Trusting the heart and following its lead is noble, authentic, and compassionate. Throughout the ages, poets, artists and mystics all have sought to express the heart’s wisdom. Trusting the heart is also essential for any spiritual practitioner.


If we seek to understand each facet of our motivation however, or to discover “who we are”, we must consider, along with the heart, the mind.


In words familiar to many students of the dharma, Zen Master Dōgen taught:


To study the Buddha Way is to study the self. To study the self is to forget the self. To forget the self is to be actualized by myriad things. When actualized by myriad things, your body and mind as well as the bodies and minds of others drop away. No trace of enlightenment remains, and this no-trace continues endlessly.


“To study the self is to forget the self.” This potent puzzle of a sentence reminds us that while the self is primary, it is a vehicle or a means rather than an end. In other words: let us seek to know the self, but let us be diligent as we undertake this effort, remembering that it is always for a larger purpose. We want to be so familiar with our own self-story that we no longer need it in order to feel whole, and can open our being to receive the world. This is the essence of No Self.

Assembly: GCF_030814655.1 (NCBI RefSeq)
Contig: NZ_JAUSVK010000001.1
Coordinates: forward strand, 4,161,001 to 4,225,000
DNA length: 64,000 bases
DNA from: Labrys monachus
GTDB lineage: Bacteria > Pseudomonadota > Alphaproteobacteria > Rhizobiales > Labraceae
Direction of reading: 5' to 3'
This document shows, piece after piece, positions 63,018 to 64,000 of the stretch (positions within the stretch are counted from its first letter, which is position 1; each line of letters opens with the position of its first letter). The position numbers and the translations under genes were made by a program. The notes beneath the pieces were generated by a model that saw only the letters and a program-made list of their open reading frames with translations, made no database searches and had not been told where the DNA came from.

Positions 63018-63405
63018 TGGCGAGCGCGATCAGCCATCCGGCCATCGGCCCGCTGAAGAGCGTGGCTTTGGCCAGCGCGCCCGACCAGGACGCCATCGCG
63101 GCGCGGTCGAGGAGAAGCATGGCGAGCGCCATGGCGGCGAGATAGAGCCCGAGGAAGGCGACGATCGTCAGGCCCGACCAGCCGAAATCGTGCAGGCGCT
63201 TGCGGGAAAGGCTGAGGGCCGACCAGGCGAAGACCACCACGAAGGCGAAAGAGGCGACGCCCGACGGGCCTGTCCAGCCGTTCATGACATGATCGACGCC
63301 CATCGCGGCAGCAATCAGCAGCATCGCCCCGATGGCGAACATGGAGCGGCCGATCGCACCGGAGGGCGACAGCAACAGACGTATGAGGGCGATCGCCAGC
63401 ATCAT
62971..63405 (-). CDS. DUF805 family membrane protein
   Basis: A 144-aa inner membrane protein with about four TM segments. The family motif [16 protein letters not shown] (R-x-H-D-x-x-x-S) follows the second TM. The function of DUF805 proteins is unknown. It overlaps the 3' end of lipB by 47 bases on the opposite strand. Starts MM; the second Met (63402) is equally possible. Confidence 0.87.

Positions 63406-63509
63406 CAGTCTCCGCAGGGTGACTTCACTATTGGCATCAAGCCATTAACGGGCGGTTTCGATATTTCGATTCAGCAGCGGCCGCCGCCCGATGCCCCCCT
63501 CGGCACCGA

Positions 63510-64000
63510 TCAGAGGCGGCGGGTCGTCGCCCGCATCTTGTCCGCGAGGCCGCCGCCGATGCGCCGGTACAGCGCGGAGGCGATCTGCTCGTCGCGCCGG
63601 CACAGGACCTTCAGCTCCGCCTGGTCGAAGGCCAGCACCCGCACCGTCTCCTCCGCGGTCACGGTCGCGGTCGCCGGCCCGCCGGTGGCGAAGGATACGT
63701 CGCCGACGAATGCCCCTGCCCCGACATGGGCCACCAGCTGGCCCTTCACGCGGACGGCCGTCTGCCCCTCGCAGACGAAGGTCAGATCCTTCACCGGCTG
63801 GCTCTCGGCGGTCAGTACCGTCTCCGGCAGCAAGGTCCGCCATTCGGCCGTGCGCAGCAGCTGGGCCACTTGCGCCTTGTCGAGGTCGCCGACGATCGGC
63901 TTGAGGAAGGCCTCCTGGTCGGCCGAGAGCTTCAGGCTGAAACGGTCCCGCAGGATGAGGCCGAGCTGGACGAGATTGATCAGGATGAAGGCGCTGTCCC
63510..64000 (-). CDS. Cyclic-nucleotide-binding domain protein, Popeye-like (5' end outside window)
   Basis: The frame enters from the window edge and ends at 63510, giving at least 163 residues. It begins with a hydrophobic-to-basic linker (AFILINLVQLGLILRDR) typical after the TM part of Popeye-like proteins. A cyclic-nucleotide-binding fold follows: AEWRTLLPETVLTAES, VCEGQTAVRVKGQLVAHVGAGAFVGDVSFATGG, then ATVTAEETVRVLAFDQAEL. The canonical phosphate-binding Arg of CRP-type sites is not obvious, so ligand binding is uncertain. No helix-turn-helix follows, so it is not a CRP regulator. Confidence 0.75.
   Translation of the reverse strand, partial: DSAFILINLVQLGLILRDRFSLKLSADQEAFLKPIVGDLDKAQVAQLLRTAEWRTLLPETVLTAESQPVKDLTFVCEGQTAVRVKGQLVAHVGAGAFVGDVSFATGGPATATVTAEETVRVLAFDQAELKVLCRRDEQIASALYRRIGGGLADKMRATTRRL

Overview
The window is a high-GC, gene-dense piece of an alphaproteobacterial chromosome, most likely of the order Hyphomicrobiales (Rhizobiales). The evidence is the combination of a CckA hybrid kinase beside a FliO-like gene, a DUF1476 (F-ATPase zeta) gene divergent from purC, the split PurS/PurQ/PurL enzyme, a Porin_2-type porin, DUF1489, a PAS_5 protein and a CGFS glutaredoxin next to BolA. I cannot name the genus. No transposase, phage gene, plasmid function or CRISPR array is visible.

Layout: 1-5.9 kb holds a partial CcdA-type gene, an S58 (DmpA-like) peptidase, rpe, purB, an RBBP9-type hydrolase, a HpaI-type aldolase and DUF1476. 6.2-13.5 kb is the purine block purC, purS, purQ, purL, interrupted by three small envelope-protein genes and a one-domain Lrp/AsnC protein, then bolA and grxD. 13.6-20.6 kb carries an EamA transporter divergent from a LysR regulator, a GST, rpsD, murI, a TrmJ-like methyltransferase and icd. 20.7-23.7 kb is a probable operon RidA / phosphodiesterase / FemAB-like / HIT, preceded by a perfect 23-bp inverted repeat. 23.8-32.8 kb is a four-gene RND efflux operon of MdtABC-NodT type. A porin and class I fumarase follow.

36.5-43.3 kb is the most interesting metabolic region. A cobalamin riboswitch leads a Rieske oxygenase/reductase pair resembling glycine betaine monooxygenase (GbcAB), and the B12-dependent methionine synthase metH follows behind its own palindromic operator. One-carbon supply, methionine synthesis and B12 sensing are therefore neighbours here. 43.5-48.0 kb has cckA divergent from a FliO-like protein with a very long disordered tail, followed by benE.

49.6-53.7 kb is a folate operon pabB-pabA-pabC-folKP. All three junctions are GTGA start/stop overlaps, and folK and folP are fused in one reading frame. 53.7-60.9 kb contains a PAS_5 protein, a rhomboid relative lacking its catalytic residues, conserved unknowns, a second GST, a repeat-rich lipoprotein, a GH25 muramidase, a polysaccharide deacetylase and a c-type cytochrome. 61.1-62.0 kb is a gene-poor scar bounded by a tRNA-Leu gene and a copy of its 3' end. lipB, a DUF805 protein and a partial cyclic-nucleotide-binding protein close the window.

It can be tempting to view dying as a purely physical event, particularly in a clinical setting. Whether the dying person’s physical suffering is acute or relatively mild, inevitably, their self-identity is what undergoes the greatest change. For most of us, the end-of-life journey will be one of adjusting and readjusting to self-identities as they rapidly fall away.